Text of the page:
13. rangerchic says:

    You’re embarrassed by him…not a good thing. I mean are you embarrassed by him a lot? You hate him drunk…well how often is he drunk? If it is more often than you can live with then I would say no you can’t and shouldn’t have to live with it. And, he has a temper – you know how to deal with it but does it flare up all the time and are you dealing with it all the time? Marriage is a long, long time. So think about how often all of this occurs and think about how often you have to deal with it – is it something you can live with and is it something you want to live with?

  14. anonymous says:

    I liked the earlier comments about the embarrassment factor. For me, the determining issue there would be, “is he willing to grow?” For instance, when I met DH, he never said please or thank you. Sounds like a silly issue, but I found it embarrassing, particularly around my family, where those words are a must. I eventually said something along the lines of, “Hey, it’s generally considered an important thing to say please and thank you, and it makes you look like a boor if you don’t.” He was completely surprised and said that in his family, they’d just interacted in a pleasant way, but didn’t really use those specific words. End of story? He inserted them into his lexicon, and everything was fine.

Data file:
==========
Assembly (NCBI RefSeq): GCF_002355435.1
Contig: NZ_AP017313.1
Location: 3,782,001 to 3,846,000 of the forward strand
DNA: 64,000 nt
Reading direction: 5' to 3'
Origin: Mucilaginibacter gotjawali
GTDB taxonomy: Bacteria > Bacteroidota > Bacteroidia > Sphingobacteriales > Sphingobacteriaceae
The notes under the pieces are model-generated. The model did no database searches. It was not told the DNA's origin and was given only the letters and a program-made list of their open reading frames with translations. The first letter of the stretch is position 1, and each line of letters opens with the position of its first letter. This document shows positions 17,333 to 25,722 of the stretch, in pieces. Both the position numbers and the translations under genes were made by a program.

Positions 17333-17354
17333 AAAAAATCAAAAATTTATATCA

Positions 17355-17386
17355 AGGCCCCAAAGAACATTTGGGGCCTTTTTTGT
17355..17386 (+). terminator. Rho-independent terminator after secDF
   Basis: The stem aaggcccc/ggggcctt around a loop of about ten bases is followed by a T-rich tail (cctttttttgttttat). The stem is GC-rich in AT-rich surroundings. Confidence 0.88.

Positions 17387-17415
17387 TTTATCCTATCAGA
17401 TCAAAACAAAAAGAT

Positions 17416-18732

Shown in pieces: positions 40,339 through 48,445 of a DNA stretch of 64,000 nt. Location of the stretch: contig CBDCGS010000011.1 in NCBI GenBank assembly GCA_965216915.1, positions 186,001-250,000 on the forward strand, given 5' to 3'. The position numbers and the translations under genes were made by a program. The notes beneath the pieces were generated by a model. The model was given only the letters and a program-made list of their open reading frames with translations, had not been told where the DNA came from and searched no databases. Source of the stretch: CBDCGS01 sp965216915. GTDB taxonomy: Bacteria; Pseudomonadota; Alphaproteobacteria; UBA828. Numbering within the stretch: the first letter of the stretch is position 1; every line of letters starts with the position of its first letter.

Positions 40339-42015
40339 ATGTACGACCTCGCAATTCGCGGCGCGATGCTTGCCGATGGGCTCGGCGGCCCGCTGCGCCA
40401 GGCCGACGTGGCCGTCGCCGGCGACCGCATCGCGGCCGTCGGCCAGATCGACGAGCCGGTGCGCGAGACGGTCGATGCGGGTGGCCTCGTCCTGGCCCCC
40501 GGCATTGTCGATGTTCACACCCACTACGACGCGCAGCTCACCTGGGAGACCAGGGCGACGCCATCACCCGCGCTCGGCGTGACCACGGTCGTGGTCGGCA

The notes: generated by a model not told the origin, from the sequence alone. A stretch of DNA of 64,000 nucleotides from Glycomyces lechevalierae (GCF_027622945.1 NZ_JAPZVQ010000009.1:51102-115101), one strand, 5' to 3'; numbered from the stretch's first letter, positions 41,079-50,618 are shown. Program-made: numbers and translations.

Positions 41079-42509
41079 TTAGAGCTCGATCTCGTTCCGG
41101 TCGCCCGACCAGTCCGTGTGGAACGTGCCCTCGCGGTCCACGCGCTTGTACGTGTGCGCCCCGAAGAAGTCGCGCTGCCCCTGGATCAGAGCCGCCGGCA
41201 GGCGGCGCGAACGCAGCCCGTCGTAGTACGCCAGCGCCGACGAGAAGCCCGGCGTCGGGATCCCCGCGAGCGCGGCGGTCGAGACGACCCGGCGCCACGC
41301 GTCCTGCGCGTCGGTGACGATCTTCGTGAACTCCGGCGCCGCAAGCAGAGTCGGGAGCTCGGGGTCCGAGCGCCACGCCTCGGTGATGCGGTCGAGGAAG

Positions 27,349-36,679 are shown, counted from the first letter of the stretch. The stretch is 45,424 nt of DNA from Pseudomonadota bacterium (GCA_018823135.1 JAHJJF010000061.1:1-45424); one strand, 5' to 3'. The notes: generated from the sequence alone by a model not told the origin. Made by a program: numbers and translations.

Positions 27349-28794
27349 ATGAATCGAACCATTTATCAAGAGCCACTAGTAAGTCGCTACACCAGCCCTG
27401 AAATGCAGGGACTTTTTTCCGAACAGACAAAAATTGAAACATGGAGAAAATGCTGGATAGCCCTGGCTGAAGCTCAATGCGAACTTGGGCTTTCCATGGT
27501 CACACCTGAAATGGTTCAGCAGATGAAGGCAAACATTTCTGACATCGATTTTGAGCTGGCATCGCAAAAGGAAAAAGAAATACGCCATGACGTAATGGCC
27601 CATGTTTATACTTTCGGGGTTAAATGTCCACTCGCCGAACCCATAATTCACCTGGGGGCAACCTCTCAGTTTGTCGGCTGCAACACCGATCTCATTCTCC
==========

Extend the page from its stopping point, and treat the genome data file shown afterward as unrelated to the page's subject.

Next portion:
Seems trivial, but embarrassment can lead to long-term unhappiness. You want to be proud of your wonderful man! And you want everyone else to think he’s wonderful too! So, for me, it would be important to know how he’d handle your input on these issues.
    If he’s embarrassing because he’s a bit of a klutz and does stuff occasionally without thinking, that may be an issue of mindset…you can convert “that is so embarrassing!” into “he’s human just like me, and that’s part of what makes him lovable.” His friends laugh at him? I don’t take that as a bad thing…after all, they’re still around so they must see something they like — and the laughter may be more along the lines of loving his imperfections.
    I do think that good partners encourage each other, and love each other despite (or because of) their imperfections.

  15. sarolabelle says:

    My fiance is my most serious relationship to date. First really serious one.

    He doesn’t bring out the best in me because I am already the best! That’s strange that people say that and I have never once said or thought that.

    He doesn’t just get me. We have had to work (and still work) on communicating in the way the other understands. We talk non stop sometimes in circles to make our message clear. He doesn’t just get me. In fact I think the way I confuse him often intrigues him and he gains more interest in me.